Steven Spielberg’s 2002 science fiction noir film Minority Report depicted the future of advertising as individually targeted to meet a specific consumer’s needs; as of 2019 this prediction has become a reality. Our cellphones and computers send us ads targeted specifically at us based on our search histories and what we talk about through email and social media – some believe they’re receiving ads for products they’ve only thought about. But is targeted advertising really all that bad, or more invasive than other forms of advertising?
The ethics of marketing have been questionable for centuries, and advertisers continue to use methods coined by the philosopher Aristotle. Ethos, logos, and pathos are persuasion techniques used by anyone with something to sell.
Ethos, from which the word “ethics” is derived, is used to persuade consumers into trusting the authenticity and/or credibility of the product, as well as the brand selling the product. Logos appeals to logic by constructing fact-based arguments; this mode of persuasion appeals to common sense, but the “facts” are often false or manipulated. Pathos works by appealing to emotions – the word “empathy” comes from pathos. Commercials that tug on your heart-strings (think anything with cute animals or young children) use pathos to sell to you.
In more recent decades, advertising has used these tactics to sell everything from makeup, hygiene, and cleaning products to cars, food, and clothes. Though it was set decades in the past, the hit TV series Mad Men gave a look inside the mind of advertisers and showed that advertising isn’t something that just anyone can be successful at. When it comes to what makes people spend money on certain items, there’s a formula at work.
Despite all the science and study that goes into a modern advertising campaign, it isn’t always successful. Pepsi’s 2017 ad featuring Kendall Jenner was met with harsh backlash after appearing to trivialize socio-political protests going on at the time. Audiences are becoming smarter and more critical of media, and only the companies smart enough to keep up will survive. Consumers aren’t just more aware, but their focus has shifted from television and newspapers, where ads once thrived, to the internet and social media, where most users will do anything, to get away from them, including installing apps and specific programs just to block them. This is where targeted and subliminal advertising comes into play.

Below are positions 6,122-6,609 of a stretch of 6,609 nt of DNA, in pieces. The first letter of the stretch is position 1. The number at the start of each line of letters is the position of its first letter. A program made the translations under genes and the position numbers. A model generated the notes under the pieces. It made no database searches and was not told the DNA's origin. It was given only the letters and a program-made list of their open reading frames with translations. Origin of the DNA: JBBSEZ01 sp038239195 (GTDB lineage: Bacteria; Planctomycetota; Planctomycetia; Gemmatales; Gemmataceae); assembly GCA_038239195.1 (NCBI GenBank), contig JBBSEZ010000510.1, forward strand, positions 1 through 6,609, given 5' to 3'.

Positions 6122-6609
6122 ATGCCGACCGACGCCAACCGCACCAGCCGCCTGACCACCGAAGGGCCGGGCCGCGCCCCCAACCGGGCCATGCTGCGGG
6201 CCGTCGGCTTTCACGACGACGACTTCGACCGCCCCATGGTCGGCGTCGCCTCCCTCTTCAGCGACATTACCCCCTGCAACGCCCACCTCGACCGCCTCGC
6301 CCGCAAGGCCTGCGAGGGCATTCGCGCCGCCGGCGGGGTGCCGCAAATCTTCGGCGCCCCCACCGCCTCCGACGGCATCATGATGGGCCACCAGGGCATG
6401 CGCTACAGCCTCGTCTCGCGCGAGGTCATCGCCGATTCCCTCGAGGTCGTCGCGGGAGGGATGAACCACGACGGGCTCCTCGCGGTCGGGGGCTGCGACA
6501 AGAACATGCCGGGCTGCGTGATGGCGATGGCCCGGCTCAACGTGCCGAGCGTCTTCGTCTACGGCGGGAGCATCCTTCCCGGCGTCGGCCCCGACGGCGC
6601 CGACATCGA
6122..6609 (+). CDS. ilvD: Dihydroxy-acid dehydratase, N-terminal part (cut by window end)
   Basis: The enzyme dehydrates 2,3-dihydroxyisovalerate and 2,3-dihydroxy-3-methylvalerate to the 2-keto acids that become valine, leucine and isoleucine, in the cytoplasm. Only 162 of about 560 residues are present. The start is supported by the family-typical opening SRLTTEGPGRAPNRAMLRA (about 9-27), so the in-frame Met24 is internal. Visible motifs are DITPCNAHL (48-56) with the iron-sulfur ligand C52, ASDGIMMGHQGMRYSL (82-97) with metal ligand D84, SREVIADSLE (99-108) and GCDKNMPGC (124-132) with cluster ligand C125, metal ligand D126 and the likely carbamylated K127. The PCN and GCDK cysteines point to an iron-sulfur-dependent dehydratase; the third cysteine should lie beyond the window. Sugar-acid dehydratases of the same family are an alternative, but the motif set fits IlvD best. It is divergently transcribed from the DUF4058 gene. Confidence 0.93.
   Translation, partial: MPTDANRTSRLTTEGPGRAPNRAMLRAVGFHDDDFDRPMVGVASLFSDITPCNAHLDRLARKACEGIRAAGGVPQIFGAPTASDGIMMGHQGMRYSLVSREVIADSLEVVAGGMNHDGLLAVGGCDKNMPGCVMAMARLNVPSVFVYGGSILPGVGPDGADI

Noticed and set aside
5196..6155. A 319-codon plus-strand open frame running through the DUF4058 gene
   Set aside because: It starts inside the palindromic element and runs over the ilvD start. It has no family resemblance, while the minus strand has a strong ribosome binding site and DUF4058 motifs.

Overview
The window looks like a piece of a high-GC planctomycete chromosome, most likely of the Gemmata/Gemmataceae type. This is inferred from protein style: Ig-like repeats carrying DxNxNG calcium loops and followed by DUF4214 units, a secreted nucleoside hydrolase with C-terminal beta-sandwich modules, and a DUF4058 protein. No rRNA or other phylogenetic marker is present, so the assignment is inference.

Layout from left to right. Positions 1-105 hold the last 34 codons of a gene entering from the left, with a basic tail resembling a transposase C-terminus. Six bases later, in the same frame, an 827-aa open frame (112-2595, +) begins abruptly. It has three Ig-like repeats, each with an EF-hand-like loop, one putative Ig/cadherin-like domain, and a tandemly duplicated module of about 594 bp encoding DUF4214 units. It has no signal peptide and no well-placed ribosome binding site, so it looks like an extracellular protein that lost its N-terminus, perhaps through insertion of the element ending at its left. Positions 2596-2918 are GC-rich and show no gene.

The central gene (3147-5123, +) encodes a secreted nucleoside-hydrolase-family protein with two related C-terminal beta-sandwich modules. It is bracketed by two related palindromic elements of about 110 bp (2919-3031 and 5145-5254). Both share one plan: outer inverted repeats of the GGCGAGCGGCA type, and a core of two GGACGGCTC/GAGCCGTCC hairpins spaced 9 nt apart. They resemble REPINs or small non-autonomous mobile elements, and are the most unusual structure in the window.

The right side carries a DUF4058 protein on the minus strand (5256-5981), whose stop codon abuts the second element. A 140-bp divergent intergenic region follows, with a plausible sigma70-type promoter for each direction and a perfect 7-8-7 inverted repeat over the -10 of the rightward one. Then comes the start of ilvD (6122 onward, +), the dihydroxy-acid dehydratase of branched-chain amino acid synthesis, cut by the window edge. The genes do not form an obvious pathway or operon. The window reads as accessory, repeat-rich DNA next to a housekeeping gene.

This newer type of advertising comes in the form of product placement, slyly sponsored tweets, click-bait articles on sites like Buzzfeed, etc. Companies pay to ensure that their content trends, and it’s becoming increasingly difficult to spot the difference between organic popularity and paid popularity.
It may seem deceptive or even sinister, but it’s not all bad. Ads that appear on your social media timelines and feeds that are based on your own specific interests are more effective at selling, but that’s because you’re being sold exactly what you want. It can be odd to have a conversation about Big Macs on Facebook and suddenly see an ad for a McDonald’s coupon in your feed, but you did want that Big Mac.
Advertisers benefit by selling to customers who actively want their products, and customers benefit by getting what they want faster – and easier – than ever before. Spielberg, along with many viewers, may have seen this sort of hyper-targeted, personalized advertising as short-hand for an invasive, dystopian future back in 2002, but as attitudes shift and technology advances, it’s increasingly becoming our modern reality. And many consumers don’t seem to mind.
Jasmine Cormier | Contributing Writer